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Restaurant culture: a new idea?


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#91 Sneakeater

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Posted 15 May 2013 - 04:05 PM


I was thinking of the target market from the viewpoint of the restaurants.


The target market seems to me to be the key aspect to the present situation. Like politicians, chefs have stopped directing their efforts towards the relatively few individuals who had some 'understanding' of their craft, and have turned their attention to a vast ocean of 'consumers', who respond to a quite different set of stimuli. Given that the marketing of chefs is now so superficial, it's unsurprising that those who respond to that marketing demand an equally superficial experience for their money. Indeed, most new food seems designed not just to be eaten, but to have an independent life as a sound-bite. For this reason, many of the highest profile restaurants offer one-off experiences, in which the idea of a meal so delicious that one would wish to return is usurped by an experience that can be dropped into conversation and thus transcend the restaurant context to serve as valuable social currency in terms of building one's status.
 



Just needed to be quoted in 2013.
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#92 Lex

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Posted 15 May 2013 - 07:37 PM


I was thinking of the target market from the viewpoint of the restaurants.


The target market seems to me to be the key aspect to the present situation. Like politicians, chefs have stopped directing their efforts towards the relatively few individuals who had some 'understanding' of their craft, and have turned their attention to a vast ocean of 'consumers', who respond to a quite different set of stimuli. Given that the marketing of chefs is now so superficial, it's unsurprising that those who respond to that marketing demand an equally superficial experience for their money. Indeed, most new food seems designed not just to be eaten, but to have an independent life as a sound-bite. For this reason, many of the highest profile restaurants offer one-off experiences, in which the idea of a meal so delicious that one would wish to return is usurped by an experience that can be dropped into conversation and thus transcend the restaurant context to serve as valuable social currency in terms of building one's status.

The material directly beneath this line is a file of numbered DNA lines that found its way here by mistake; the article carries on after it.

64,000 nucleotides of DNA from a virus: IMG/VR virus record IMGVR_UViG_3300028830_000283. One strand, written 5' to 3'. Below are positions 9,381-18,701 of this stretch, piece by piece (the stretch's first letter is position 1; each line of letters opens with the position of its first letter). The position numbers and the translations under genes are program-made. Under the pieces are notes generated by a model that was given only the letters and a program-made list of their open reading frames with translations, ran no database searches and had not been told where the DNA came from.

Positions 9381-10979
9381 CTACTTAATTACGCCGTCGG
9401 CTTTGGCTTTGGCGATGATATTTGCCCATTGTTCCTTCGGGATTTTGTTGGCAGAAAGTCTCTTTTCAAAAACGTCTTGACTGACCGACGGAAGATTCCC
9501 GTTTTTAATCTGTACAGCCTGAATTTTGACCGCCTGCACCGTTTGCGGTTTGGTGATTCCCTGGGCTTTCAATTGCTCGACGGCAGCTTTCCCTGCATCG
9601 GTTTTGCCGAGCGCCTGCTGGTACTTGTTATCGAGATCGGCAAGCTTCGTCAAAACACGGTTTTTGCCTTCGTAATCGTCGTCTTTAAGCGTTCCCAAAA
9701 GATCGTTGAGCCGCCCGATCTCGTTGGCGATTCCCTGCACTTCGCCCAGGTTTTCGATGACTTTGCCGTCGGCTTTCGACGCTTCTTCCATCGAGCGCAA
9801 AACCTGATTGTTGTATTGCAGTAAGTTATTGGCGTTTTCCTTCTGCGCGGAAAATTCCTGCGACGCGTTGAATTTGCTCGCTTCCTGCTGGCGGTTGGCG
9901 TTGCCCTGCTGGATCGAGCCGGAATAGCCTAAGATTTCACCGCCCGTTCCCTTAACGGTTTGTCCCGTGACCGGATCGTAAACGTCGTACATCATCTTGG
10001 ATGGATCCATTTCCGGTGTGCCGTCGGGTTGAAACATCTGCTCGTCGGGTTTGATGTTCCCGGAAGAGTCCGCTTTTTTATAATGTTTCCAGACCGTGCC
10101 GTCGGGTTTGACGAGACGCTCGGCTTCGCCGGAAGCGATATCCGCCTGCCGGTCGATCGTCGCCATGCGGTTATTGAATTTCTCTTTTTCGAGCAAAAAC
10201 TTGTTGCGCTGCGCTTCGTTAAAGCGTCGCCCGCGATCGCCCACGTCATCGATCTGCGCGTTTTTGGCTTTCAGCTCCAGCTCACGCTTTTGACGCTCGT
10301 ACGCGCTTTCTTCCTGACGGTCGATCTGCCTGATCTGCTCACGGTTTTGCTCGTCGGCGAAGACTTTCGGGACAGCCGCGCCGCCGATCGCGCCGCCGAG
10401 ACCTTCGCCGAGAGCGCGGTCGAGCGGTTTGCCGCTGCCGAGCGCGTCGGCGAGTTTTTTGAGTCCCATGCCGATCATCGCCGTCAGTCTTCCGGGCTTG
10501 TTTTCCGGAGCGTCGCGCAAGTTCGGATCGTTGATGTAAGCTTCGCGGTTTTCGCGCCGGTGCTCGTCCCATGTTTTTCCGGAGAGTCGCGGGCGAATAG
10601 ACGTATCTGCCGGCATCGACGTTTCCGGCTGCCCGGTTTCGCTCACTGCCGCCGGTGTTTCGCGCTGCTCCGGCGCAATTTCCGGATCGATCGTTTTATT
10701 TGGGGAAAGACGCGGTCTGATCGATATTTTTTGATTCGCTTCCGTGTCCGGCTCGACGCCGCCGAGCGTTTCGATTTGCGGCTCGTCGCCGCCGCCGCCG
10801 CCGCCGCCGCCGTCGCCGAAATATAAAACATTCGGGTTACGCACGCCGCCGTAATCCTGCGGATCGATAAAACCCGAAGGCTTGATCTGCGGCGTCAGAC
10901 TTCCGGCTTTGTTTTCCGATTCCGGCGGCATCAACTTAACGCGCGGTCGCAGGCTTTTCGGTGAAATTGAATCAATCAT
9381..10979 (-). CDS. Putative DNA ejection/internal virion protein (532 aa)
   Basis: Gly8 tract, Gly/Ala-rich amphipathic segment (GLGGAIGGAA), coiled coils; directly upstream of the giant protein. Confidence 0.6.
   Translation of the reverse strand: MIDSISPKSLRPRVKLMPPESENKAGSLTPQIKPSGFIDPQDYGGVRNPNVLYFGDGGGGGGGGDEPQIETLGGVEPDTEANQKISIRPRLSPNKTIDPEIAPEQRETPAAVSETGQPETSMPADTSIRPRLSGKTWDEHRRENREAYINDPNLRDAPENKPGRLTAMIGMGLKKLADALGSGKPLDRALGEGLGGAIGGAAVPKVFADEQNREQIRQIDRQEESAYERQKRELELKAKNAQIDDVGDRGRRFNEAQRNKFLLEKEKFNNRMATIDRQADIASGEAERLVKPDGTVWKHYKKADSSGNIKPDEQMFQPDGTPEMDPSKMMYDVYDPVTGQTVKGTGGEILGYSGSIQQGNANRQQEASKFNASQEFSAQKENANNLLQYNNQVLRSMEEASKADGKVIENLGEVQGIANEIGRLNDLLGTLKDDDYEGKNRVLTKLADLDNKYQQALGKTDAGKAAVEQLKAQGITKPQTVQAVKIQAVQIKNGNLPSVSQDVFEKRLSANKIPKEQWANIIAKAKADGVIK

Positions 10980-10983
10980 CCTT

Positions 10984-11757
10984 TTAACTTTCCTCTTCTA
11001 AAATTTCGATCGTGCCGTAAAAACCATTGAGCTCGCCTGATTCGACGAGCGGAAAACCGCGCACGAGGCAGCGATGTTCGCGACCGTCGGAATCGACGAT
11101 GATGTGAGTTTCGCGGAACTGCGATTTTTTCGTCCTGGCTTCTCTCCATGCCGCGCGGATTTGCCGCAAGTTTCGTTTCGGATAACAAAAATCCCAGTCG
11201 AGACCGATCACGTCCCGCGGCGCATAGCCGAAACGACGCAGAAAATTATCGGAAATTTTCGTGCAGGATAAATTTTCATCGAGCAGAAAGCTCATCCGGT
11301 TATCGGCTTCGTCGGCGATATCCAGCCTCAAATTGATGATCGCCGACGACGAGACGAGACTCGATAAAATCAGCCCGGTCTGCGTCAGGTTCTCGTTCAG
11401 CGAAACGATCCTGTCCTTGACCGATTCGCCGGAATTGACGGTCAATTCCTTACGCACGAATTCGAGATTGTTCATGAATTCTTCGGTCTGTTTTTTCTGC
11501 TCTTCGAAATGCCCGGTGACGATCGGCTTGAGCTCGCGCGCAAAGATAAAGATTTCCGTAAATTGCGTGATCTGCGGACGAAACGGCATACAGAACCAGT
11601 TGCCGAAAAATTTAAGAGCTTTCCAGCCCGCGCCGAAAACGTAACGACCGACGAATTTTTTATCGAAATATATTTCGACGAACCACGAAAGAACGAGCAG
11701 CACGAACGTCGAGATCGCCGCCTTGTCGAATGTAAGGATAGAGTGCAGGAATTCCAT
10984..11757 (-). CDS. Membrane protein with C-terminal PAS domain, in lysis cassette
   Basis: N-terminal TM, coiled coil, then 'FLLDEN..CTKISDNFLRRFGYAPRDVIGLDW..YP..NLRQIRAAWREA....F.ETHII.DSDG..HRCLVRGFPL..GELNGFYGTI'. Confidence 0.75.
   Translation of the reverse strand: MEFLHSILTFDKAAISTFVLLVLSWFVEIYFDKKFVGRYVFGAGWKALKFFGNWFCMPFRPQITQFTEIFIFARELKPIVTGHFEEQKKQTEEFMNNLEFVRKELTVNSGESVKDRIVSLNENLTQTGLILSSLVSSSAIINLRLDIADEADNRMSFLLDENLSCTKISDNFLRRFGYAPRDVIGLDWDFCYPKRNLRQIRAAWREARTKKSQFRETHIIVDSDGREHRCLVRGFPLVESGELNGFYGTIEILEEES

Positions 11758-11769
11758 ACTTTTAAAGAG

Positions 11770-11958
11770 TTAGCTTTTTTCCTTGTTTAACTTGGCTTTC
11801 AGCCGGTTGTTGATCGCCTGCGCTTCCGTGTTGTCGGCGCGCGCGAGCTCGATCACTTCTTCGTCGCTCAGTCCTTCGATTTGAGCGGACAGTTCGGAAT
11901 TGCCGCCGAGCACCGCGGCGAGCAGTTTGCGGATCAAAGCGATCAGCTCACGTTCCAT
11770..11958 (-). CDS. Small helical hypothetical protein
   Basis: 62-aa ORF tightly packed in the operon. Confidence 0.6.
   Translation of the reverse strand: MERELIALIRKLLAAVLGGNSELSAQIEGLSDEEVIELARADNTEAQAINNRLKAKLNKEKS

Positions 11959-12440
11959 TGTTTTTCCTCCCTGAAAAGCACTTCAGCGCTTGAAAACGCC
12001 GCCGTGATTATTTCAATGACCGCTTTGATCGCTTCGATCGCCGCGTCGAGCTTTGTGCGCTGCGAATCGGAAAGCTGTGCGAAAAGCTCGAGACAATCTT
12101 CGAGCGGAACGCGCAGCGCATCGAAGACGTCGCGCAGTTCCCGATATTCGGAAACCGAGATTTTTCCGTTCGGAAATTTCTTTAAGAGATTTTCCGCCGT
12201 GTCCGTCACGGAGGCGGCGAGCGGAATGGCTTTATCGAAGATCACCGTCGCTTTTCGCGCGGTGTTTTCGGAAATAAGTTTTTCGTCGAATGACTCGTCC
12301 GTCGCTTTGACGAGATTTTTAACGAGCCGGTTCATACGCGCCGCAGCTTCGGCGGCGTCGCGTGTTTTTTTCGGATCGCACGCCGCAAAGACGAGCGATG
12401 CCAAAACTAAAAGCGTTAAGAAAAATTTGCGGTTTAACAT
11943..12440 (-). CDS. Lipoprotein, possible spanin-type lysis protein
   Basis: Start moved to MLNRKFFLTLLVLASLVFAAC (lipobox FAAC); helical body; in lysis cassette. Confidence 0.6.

Just needed to be quoted in 2013.

 

He was channeling EMP.


"I don't understand what's wrong with thinking of correlation as a pricing convention the way one thinks of Black-Scholes vol. I mean, vol curves aren't "real" anyway, but nobody uses local vol models to price vanilla options." - Taion
 
"But this is blatant ultracrepidarianism on my part." - Taion

I have a dream of a multiplicity of pastramis.

"once the penis came out, there was discussions as to why we didn't order the testicles" - Daniel describing a meal in China

#93 Adrian

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Posted 15 May 2013 - 07:43 PM

That's very useful, Cabby, and I think it fits with my very, very rough notion that there was a move in France, which began, at least, some time around the late 1970s away from a standard canon of cuisine - essentially the one established by Escoffier - toward a concept that chefs themselves were expected to innovate rather than merely improve or perfect. Cuisine des auteurs is a neat way of looking at. Young chefs in New York today, are expected to be auteurs as soon as they take the helm.

On the latter point, true, but I was thinking of the target market from the viewpoint of the restaurants.

To the point where someone like Liquid would say that you can't have a very top restaurant without having an "auteur" chef.

This is interesting. Two thoughts:

 

1. Wilfrid left out "technical innovation" from his very good list.

2. It's interesting to compare the San Pelligrino list with the Michelin France 3 star list. The Michelin list contains a number of restaurants, if not a majority of restaurants, that are not run by auteur chefs but instead very talented tradesomen (meilleure ouvriers if you will). Almost non of those restaurants appear on the SP list.


I think you need to interpret what I'm saying in a reasonable way.


#94 Wilfrid

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Posted 16 May 2013 - 02:31 PM

I have no memory of this.  I will have to go see what I wrote.

 

ETA: God, floating signifiers?



#95 Sneakeater

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Posted 24 December 2018 - 10:52 PM

I can't believe I read this thread five years ago and didn't reference David Chang's remark about Noma when it was first becoming known, "At last the Danes have a cuisine of their own."


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